AD: What other greening works does Greenology do?
VS: Although the branding of Greenology is green walls, its work is actually more holistic. We do anything related to nature and the environment. The challenge lies in developing greenery that is intended to bring back biodiversity within the urban environment. Being a zoo botanist, I have done master planning works for seven to eight zoos around the world with Bernard Harrison. I did the Active, Beautiful, Clean Waters (ABC Waters) projects. I was asked to design and develop the Balam Estate rain garden. It was one of the first ABC Waters projects to be done and it became an important resource to develop the initial ABC Waters guidelines. I also worked with Herbert Dreiseitl as a specialist, advising the team during the initial period of the Bishan-Ang Mo Kio Park project. Currently, I have two ongoing ABC Waters projects in the Nanyang Technological University (NTU) campus. I also do interior landscaping projects like the one I did1 in the Apple Store at Orchard Road. Basically, I do all these kinds of specialised and challenging projects where I get to try new things. This helps me to innovate.
AD: You have spoken about creating a Green Intelligence Network that will allow people to communicate with greenery. What is this about?
VS: It’s something that I have been working on for the past two to three years. I basically want to use technology to create a link and connection to nature. The ‘wood wide web’ is the mycelial network that has been existing as a naturally occurring communication network for millions of years in the plant kingdom. It has got a repository of billions of terabytes of information about nature. My intention is to use technology to connect to this ‘wood wide web’ and create a Green Intelligence.
It will be a whole network of sensors that will go into understanding how trees and plants grow and their habitats. I intend to use that data to benchmark various parameters that will then inform us to create habitats that can thrive better. This Green Intelligence will also give better information about possible reasons for failures of trees and plants. These are amongst the many possibilities that can be harnessed by marrying modern technology with the natural sciences and domain knowledge. Very few people have done this, and I am one of them. I have put up a proposal to Gardens by the Bay to convert it into a smart garden. I hope that this project materialises soon.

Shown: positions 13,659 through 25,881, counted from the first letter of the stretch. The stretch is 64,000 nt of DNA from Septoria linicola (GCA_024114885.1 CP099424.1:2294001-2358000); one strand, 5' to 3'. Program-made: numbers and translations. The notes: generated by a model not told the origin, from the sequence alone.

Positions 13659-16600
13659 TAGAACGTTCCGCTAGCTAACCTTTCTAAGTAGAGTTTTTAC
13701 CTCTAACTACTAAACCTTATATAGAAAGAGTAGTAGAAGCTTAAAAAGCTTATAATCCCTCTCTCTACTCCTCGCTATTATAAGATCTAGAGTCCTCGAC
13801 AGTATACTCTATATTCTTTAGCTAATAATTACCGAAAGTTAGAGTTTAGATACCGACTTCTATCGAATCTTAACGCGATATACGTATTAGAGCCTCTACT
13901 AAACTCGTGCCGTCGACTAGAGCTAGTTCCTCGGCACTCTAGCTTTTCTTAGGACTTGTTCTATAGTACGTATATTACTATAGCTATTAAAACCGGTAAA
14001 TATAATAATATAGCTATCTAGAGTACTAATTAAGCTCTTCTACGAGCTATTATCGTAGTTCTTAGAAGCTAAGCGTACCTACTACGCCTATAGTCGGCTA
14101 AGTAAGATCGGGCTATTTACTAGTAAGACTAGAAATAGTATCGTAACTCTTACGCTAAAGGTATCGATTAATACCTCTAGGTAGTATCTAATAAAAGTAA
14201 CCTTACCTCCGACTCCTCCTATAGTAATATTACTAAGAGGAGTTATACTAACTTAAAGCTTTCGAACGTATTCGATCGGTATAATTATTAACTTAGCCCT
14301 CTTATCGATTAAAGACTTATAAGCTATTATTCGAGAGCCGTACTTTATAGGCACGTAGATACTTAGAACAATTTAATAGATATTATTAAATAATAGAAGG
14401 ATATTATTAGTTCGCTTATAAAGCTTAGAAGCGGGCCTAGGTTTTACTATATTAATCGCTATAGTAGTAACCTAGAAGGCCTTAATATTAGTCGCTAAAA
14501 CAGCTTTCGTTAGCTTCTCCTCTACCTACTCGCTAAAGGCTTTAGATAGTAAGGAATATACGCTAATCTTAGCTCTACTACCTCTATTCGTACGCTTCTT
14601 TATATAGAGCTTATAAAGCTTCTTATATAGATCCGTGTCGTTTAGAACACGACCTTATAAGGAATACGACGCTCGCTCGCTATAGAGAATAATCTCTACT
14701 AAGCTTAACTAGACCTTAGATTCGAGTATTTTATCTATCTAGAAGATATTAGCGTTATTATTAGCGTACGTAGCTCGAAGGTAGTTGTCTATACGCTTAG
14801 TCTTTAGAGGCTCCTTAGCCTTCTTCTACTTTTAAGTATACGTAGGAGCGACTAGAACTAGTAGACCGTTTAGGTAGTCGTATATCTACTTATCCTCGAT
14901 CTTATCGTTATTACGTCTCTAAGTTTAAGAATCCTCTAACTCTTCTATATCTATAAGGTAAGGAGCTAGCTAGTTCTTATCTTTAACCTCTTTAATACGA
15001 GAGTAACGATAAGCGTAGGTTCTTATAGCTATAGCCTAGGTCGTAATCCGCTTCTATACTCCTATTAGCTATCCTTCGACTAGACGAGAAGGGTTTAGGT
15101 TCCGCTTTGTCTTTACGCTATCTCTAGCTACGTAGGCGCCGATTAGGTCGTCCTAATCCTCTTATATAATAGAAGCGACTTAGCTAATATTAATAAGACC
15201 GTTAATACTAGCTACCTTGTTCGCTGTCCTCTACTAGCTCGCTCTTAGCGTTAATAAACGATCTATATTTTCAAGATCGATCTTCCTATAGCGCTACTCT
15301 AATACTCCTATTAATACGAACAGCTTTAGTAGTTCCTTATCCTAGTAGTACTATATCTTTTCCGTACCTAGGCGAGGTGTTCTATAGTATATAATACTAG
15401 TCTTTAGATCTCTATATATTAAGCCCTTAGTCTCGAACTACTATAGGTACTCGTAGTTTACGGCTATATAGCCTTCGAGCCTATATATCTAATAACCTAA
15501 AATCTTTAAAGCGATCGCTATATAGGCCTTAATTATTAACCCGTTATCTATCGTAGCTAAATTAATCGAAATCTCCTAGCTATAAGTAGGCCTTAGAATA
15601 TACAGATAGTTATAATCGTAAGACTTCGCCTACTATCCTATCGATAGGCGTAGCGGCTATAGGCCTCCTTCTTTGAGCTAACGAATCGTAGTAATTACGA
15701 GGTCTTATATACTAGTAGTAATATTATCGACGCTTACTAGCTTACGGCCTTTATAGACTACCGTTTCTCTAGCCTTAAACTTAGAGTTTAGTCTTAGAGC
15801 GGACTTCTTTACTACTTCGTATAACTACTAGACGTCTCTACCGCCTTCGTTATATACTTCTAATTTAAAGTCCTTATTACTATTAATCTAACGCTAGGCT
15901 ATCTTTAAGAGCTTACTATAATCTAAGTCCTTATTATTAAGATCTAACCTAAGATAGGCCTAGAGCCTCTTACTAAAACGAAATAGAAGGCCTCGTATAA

“A lot of things that we and other farmers are doing are very new. Farmers need to be allowed to develop projects like entrepreneurs.”
AD: How important is biophilia in your projects?
VS: I actually use another word that I have coined myself. It’s called ‘bio-filial’. It’s about the conscience and consciousness of greening. It’s a definition that is more innate to the human spirit. When we talk about biophilia, we are referring to people’s want to be close to nature. Filial piety, on the other hand, is about respecting and caring for the past generations. It’s embedded in Confucianism, where they talk about care and respect for the elderly. I have used that word a bit differently, to appeal to people to care for and respect nature. This will lead to thoughts and actions that will create habitats and sustainable ecosystems for all species to coexist.
1 Outstanding Science Alumni Award 2014. NUS Faculty of Science. [Online] https://www.science.nus.edu.sg/wp-content/uploads/2020/03/Distinguished__Outstanding_Science_Alumni_Awards_2014.pdf.